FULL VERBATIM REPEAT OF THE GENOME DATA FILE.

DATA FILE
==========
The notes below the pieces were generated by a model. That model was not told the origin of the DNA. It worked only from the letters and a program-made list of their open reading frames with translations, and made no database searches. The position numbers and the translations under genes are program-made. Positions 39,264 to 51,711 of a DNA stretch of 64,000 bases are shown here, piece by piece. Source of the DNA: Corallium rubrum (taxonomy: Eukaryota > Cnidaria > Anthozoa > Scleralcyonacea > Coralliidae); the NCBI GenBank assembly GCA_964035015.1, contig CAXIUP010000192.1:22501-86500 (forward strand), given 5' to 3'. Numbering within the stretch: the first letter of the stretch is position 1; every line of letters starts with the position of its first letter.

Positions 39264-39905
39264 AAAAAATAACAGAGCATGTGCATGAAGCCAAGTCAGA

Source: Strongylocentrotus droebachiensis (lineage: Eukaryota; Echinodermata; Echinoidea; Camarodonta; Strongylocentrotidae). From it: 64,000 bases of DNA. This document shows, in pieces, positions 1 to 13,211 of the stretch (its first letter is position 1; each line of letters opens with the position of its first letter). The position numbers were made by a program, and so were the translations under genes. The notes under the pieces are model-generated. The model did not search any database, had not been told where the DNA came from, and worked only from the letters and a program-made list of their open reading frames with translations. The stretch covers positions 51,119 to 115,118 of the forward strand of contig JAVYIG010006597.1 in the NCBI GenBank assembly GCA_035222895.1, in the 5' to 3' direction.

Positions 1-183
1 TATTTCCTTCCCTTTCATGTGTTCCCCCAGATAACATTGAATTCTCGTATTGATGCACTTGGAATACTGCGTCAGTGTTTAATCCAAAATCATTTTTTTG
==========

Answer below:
The notes below the pieces were generated by a model. That model was not told the origin of the DNA. It worked only from the letters and a program-made list of their open reading frames with translations, and made no database searches. The position numbers and the translations under genes are program-made. Positions 39,264 to 51,711 of a DNA stretch of 64,000 bases are shown here, piece by piece. Source of the DNA: Corallium rubrum (taxonomy: Eukaryota > Cnidaria > Anthozoa > Scleralcyonacea > Coralliidae); the NCBI GenBank assembly GCA_964035015.1, contig CAXIUP010000192.1:22501-86500 (forward strand), given 5' to 3'. Numbering within the stretch: the first letter of the stretch is position 1; every line of letters starts with the position of its first letter.

Positions 39264-39905
39264 AAAAAATAACAGAGCATGTGCATGAAGCCAAGTCAGA

Source: Strongylocentrotus droebachiensis (lineage: Eukaryota; Echinodermata; Echinoidea; Camarodonta; Strongylocentrotidae). From it: 64,000 bases of DNA. This document shows, in pieces, positions 1 to 13,211 of the stretch (its first letter is position 1; each line of letters opens with the position of its first letter). The position numbers were made by a program, and so were the translations under genes. The notes under the pieces are model-generated. The model did not search any database, had not been told where the DNA came from, and worked only from the letters and a program-made list of their open reading frames with translations. The stretch covers positions 51,119 to 115,118 of the forward strand of contig JAVYIG010006597.1 in the NCBI GenBank assembly GCA_035222895.1, in the 5' to 3' direction.

Positions 1-183
1 TATTTCCTTCCCTTTCATGTGTTCCCCCAGATAACATTGAATTCTCGTATTGATGCACTTGGAATACTGCGTCAGTGTTTAATCCAAAATCATTTTTTTG